In her speech on board, the Minister referenced a recent statement by Vice Admiral Schönbach that it was time for the German Navy to step out of its comfort zone. This, she added, was exactly what the crew of the “Bayern” was doing. “These next seven months will be your personal contribution to ensuring that this demand by the Chief of the German Navy is implemented”, the Minister encouraged the crew.

The objectives of the Indo-Pacific guidelines published by the Federal Government in September 2020 are key to this mission: intensifying international cooperation, supporting partners in the region, and maintaining the rules-based maritime order.

Farewell with music and tears

A sailor in khaki-coloured work uniform hugs a woman in a yellow and black jacket.

Farewell woe: The frigate will be on her voyage for more than half a year

Bundeswehr/Nico Theska

While the Kiel Navy Band is playing at the departure of the frigate, some family members on the pier are shedding tears. However, they are also very proud of their servicemen and women on board.

Saying goodbye is hard both for crew members and for their friends and family. Commander Tilo Kalski, commanding officer of the “Bayern”, explains: “The biggest challenge for each person on board is organizing and managing 200 more days of separation from their family and friends, after already having been absent for more than 100 days this year.”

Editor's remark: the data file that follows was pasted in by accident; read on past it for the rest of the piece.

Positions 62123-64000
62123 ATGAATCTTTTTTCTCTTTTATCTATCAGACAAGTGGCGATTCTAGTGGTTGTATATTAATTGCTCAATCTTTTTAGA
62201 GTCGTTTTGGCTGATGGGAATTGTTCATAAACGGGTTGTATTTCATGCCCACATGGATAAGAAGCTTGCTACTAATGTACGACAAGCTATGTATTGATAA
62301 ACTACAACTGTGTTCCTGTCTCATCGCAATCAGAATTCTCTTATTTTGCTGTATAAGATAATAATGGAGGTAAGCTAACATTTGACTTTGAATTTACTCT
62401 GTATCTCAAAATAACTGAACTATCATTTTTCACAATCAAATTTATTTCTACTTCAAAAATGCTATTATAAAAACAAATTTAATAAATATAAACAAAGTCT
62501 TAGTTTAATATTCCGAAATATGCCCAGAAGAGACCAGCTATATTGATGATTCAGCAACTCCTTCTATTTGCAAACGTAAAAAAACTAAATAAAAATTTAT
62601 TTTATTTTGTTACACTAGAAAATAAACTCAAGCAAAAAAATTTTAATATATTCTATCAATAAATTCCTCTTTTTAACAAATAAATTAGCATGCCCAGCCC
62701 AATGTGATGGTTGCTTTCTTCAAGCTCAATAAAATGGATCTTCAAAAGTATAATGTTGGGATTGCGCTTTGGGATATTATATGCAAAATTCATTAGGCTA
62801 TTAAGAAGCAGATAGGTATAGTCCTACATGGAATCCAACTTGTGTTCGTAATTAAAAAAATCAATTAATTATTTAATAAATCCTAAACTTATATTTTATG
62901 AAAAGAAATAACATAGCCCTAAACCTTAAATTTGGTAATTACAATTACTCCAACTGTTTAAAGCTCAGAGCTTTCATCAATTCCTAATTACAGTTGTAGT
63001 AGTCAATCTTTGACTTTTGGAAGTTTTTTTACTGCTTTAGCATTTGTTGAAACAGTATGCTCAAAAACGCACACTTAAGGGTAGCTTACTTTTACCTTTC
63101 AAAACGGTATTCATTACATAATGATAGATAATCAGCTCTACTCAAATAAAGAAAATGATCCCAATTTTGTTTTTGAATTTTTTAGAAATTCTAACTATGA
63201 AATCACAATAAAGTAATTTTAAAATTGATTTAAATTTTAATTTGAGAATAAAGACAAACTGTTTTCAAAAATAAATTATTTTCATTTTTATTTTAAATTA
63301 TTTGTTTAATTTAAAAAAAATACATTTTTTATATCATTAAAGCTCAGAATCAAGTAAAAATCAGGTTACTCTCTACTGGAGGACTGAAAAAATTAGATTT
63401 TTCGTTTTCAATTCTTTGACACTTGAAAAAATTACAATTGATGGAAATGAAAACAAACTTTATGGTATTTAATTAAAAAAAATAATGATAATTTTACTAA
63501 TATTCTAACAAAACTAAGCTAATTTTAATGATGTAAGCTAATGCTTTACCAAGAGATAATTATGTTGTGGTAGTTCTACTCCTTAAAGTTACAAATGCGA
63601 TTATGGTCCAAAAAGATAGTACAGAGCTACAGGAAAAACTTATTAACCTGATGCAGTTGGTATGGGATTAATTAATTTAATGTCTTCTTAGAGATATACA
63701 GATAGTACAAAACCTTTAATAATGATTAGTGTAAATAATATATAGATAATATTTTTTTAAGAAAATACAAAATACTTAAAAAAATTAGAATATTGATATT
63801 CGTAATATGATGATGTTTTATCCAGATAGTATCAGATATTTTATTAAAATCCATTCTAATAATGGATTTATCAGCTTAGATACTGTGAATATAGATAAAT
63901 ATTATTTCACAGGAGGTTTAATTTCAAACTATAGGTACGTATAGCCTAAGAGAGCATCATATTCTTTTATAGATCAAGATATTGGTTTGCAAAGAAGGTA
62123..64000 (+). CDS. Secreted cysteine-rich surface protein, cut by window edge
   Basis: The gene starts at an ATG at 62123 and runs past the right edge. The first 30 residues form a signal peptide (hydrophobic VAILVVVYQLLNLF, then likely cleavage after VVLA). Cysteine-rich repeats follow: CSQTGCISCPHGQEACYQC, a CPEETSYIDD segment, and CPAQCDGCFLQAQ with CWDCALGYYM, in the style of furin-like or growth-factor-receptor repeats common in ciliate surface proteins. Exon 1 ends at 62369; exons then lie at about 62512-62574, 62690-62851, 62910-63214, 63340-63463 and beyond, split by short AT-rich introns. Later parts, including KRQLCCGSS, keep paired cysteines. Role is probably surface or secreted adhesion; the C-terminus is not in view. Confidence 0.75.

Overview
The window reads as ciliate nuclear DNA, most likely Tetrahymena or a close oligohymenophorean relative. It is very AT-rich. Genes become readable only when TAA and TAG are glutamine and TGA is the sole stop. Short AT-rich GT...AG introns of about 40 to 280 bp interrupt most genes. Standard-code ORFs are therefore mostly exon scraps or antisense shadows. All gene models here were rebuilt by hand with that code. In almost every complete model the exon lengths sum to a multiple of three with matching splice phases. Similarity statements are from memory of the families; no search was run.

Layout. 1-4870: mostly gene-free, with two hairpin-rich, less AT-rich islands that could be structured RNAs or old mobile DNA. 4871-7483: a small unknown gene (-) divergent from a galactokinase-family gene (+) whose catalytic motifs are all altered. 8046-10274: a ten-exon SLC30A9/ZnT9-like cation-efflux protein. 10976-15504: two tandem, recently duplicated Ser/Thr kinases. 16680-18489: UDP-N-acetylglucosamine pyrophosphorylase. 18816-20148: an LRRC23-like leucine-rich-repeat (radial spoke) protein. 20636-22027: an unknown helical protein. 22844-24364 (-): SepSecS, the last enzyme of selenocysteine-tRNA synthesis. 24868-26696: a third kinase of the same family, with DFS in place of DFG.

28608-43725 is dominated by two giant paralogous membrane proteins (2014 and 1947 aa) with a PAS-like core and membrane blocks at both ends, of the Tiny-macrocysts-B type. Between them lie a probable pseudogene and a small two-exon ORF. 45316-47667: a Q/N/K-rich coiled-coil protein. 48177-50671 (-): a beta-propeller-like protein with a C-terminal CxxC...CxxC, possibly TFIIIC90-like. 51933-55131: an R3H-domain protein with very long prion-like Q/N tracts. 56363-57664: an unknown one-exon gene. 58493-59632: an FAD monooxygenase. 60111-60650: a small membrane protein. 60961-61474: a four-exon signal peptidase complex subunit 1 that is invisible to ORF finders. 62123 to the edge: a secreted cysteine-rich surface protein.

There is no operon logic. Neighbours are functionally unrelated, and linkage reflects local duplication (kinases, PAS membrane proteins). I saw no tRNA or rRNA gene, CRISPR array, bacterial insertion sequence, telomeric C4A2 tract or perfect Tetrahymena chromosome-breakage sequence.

The first important task of the frigate’s complement is to fully integrate the embarked service members from other units, such as the Naval Air Wing 5 or the Sea Battalion, as quickly as possible. “What I expect from the crew is that we stand together and jointly tackle the additional challenges and uncertainties of the global pandemic development – which may include not having shore leave”, the CO adds.

First and last sea voyage

For Commander Kalski himself, this is the second voyage to the region: “After this year’s voyage to the Indo-Pacific, my service at sea in the German Navy will end after 17 years. My professional journey, which began with the Asia tour I undertook as a young officer candidate in 1997, thus comes full circle in a special way. I will always remember that tour and this year’s mission will likewise become an unforgettable mental souvenir for all crew members.”

For the ship’s surgeon, Ulrike S., this will be the first long voyage and she is very much looking forward to it: “Participating in a sea voyage like this is always an honour and I am especially lucky to be on this ship at this particular moment. This will be a once-in-a-lifetime experience.”

Travelling halfway around the globe and back as an independent unit

Mehrere Marinesoldaten in sandfarbenen Arbeitsuniformen winken mit dunkelblauen Mützen.

The captain and the crew wave goodbye to their loved ones once more.

Bundeswehr/Leon Rodewald

In contrast to 1997, when four German naval vessels travelled together as a maritime task group, this time the “Bayern” will be sailing all by herself. For the frigate, travelling to the other end of the world as an independent unit is a logistic challenge, her CO explains: “This tour

requires a massive amount of planning and organization involving various agencies, institutions, and companies, both at home and abroad, basically in every country along the scheduled route.”

The voyage will lead the “Bayern” through the North Sea and the English Channel to the North-East Atlantic and from there through the Strait of Gibraltar to the Mediterranean Sea. The ship will then transit the Suez Canal towards the Red Sea, cross the open Indian Ocean and reach the West Pacific in autumn.

On the return journey, the frigate will pass through the South China Sea and the Strait of Malacca. Eventually, having travelled more than 30,000 nautical miles, the vessel will end its Indo-Pacific Deployment at its home port Wilhelmshaven in February 2022.

by Barbara Gantenbein  email